The experiment consists of simulations of clinical diagnoses with and without the various modules of the PhysIt system (maps, relationships and diagnosis), following by a questionnaire to evaluate the students’ experience with the system. We constructed a wrapper to our system with a landing page that can direct the user to the three different modules of PhysIt and to a simulator that imitates the diagnosis process.
The simulator begins with a list of symptoms that represent the patient’s complaints at the beginning of a diagnosis process. Then, the participant (the experimenter) could choose a test from a list of dermatomes, muscles, nerves and nerve roots. The simulator simulates the test of the selected component by the physiotherapist and returns whether the test passed successfully (the selected component is healthy) or unsuccessfully. This process is done as long as the experimenter wishes to perform tests. The cases that were chosen for the simulator are based on the 17 expert case studies. As these cases do not elaborate the results of all possible tests, the results of unknown tests were chosen as follows. For a component that is clearly unrelated to the patient’s symptoms, the relevant test returns that the component is healthy; for a component that is clearly related to the patient’s symptoms, the test returns that the component is not healthy; and for a component that might be connected to one of the symptoms, the test result will be chosen at random. The simulated scenario ends when the participant decides on a diagnosis. The participants were not informed with the correctness of their responses, so it will not affect their answers about their experience with the system. A screenshot of the simulator is presented in Figure 12.
The three modules of PhysIt that were evaluated are: maps, relationships and diagnosis (see Section 3 for details). The participants were divided into three groups, such that each one of them had an access to a different subset of the system modules. The first group could only use the maps module; the second could use the maps and the relationships modules; and the third could use all of the three modules.
In addition to the simulations and recorded test sequences and diagnoses, the participants were requested to answer a questionnaire about their experience with the system. The questionnaire consists of the following questions:
1.Improve:Did the system improve your choice of tests to perform?
2.Clear:Was the system easy to understand?
(5-point scale)
3.Use:Was the system easy to use?
(5-point scale)
4.Preference:Which of the components did you use the most?
(choice between available components)
5.Open:In your opinion, was there something that was missing in the system?
(open question)
Thirty one participants in the third year of their physiotherapy studies were divided into three groups: The first group consisted of 10 student and received access to the maps module of the PhysIt system (the Maps group); the second consisted of 10 students and received access to both the maps and the relationships module (the Relationships group); and the third group consisted of 11 students and received access to all components of the PhysIt system (the Diagnosis group).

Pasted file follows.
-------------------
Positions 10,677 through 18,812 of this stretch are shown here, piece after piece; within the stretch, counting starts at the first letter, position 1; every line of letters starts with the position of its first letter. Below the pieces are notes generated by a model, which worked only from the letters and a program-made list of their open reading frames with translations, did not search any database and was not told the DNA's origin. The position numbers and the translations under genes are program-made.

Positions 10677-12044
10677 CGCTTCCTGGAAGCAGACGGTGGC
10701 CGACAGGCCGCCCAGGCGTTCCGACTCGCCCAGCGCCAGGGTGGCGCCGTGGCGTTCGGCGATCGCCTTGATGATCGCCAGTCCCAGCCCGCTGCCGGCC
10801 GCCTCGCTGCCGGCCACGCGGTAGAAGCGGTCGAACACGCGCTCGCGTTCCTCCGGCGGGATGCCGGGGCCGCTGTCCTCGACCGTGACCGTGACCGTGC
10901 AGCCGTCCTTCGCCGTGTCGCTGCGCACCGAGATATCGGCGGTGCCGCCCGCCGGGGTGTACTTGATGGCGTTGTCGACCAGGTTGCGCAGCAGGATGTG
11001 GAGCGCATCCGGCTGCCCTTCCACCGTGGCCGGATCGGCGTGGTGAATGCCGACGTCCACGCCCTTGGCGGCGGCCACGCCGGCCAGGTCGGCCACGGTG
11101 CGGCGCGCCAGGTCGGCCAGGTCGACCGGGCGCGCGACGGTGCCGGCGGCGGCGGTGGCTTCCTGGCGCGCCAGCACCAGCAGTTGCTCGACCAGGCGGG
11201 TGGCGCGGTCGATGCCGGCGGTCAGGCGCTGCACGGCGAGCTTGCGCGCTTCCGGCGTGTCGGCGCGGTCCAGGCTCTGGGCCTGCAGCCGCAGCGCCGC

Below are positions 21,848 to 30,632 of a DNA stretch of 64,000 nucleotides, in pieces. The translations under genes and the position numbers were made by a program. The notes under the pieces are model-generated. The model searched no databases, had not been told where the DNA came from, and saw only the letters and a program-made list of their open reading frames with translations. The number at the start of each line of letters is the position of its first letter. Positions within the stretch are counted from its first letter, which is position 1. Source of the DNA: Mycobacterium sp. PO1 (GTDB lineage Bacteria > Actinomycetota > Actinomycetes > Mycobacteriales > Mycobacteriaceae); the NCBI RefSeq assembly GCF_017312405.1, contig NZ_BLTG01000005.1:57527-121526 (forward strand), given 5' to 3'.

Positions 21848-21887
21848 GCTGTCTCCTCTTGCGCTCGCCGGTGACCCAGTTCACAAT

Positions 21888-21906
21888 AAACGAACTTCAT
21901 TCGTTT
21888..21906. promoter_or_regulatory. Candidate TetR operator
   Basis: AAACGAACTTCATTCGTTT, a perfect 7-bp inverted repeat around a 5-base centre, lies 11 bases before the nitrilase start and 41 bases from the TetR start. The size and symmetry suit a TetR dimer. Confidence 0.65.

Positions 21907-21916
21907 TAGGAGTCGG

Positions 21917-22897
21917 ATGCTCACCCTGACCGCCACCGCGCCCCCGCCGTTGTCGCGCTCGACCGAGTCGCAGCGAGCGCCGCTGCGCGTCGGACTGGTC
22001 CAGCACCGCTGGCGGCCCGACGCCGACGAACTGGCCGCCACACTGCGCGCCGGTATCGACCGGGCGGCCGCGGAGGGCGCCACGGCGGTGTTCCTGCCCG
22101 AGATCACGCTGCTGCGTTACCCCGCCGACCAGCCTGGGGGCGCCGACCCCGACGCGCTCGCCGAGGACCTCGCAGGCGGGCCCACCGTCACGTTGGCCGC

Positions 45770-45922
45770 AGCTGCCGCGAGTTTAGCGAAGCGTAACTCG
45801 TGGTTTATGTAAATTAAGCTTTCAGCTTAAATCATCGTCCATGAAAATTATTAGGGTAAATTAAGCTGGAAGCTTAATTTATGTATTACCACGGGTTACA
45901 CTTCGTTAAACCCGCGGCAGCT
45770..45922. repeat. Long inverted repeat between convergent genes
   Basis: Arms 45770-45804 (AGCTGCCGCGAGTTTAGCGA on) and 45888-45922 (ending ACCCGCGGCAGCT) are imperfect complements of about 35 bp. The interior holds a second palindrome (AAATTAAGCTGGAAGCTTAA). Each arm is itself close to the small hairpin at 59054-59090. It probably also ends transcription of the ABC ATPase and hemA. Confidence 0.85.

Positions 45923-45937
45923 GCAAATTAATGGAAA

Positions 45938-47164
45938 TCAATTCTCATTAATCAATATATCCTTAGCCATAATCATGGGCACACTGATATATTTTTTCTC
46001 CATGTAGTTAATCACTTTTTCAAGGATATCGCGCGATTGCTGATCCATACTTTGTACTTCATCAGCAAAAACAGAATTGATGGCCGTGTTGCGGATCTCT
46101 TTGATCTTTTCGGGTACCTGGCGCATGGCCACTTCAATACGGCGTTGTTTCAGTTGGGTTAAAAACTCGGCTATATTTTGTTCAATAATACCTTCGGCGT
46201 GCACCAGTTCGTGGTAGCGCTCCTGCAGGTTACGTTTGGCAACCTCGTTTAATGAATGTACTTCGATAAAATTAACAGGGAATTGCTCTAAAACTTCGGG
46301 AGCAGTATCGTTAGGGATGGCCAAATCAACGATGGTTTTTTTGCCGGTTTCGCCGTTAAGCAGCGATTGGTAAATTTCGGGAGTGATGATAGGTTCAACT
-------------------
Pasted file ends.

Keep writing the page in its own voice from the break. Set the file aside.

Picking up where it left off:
Figure 13 shows the results of the first question (Improve) and the fourth question (Preference). As seen on the left side of the figure, the Relationships and the Diagnosis modules are considered by the subjects to improve their diagnosis process significantly more than the Maps module ( p = 0.027 and p = 0.012 respectively). The Fleiss’ Kappa agreement between the subjects is 81 % in the Relationships group and 66.3 % in the Diagnosis group. As seen on the right side of the figure, out of the participants in the Diagnosis group, 55 % preferred the diagnosis module over the other modules of the system. Out of the students in the Relationships group, all students preferred the Relationships module over the Maps module. The results of the other general questions (Clear and Use) seem to be a slight preference to the diagnosis module over the other modules but they this preference is statistically insignificant. We have also calculated precision and recall for the diagnoses returned by the students compared to the root problem, but these results were insignificant as well.
For the Open question about what is missing in the system, the most common answer was that the system is missing a preliminary layer where patients can describe their symptoms (e.g., “The patient will complain on a tingling sensation, numbness, pain or weakness, not on a NOT-OK deltoid"). The patient’s complaints from this preliminary layer might later be connected to other components. Another reoccurring answer complements that the system lacks more detailed diagnoses (“e.g., the root cause of a problem is Tennis elbow rather than a NOT-OK Extensor Carpi Radialis Brevis" and “It would be nice to add to the diagnosis whether this is a chronic or acute condition"). Overall, it seems like the participants felt that the system over-simplified the diagnosis process, but was still considered useful as an educational tool.

7. Conclusions and Future Work